I live in a southernmost Upazila (administrative district) of Bangladesh called Gabura. Bangladesh is an underdeveloped country and my village is typical of the struggling communities of the delta region. Many people here do not have access to basic education and the village does not even have electricity.
There are three distinct seasons in Bangladesh: a hot, humid summer from March to June; a cool rainy monsoon season from June to October; and a cool dry winter from October to March. Life in Gabura changes dramatically with each season.
In general, the summer temperature ranges from 30 to 40 degrees. “April is the cruellest month”, with temperatures reaching their highest at around this time.
The lack of electricity means that there is no way of escaping the summer heat and the only thing the people can do is pray for a friendly breeze. Often, it is too hot to work and even getting some sleep can prove difficult. However, what is even more serious is the fact that the intense heat is often accompanied by painful or life-threatening conditions, like heat rashes and heat strokes. What makes matters worse is a lack of hospitals and medical facilities.
The rainy season is no kinder. The heavy rain is relentless and the roads, which are usually made of mud, disintegrate and become hazardous. This means that some essential activities, like going to work or going to school can no longer take place.
Furthermore, as the rivers start to swell, they often burst their banks, engulfing vast tracts of land. The brimming rivers are also responsible for permanent land erosion that deprives many people of their homes, their plots and even their livestock. People are often forced to spend the whole season in a cyclone shelter. The rainy season also brings with it its own set of health problems, such as dysentery and other waterborne diseases. For the inhabitants of Gabura, this season is like a curse that claims lives as well as livelihoods.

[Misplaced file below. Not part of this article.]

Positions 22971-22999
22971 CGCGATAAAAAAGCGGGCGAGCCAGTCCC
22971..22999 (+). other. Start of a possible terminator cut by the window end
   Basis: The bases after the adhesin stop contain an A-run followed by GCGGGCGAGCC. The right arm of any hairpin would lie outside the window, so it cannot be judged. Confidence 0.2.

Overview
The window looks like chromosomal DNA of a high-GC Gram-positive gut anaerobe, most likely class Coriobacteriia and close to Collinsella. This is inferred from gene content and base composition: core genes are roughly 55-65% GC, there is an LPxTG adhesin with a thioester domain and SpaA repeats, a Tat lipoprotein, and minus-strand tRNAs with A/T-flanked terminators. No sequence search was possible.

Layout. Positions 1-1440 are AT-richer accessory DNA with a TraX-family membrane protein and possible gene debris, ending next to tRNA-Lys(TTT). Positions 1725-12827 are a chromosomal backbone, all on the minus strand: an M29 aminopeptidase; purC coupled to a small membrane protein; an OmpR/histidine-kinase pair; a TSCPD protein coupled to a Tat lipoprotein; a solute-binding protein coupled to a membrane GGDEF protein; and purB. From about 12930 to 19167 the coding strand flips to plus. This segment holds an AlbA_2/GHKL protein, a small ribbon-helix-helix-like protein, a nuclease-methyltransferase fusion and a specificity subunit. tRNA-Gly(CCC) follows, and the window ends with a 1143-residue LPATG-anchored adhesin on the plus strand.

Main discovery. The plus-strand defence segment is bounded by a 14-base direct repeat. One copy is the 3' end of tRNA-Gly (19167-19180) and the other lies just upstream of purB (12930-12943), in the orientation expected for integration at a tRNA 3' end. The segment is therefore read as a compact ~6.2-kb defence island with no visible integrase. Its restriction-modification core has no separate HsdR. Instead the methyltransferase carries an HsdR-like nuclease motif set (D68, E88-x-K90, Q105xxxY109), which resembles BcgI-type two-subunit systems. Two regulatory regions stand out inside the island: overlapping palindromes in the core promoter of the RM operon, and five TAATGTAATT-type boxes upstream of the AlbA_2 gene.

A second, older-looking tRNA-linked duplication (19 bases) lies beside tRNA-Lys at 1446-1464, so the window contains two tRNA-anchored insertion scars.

The winter season is the happiest time for the people of Gabura. They can go out and carry on with their daily business without constant threats. The temperature is also pleasant, ranging from 11 to 28 degrees. This is when the middle-class people of Gabura make the most of life, as they enjoy feasting on delicious food and socialising. However, the poorer people also make the best of their situation and enjoy themselves as much as they can.
The government in Bangladesh must urgently invest in the infrastructure of Gabura in order to ensure its survival. We need tube wells to provide clean drinking water, better medical facilities, at least two more secondary schools (there are only two at the moment), more cyclone shelters and durable roads. Most of all, we need electricity, as without this the chances of real progress are almost impossible.
Golam Habib joined UN-aligned a few months ago. He is on the UN-aligned English Language Programme and is a second-year sociology student at Jagannath University in Dhaka. Golam Habib is dedicated to improving the infrastructure of his hometown, Gabura.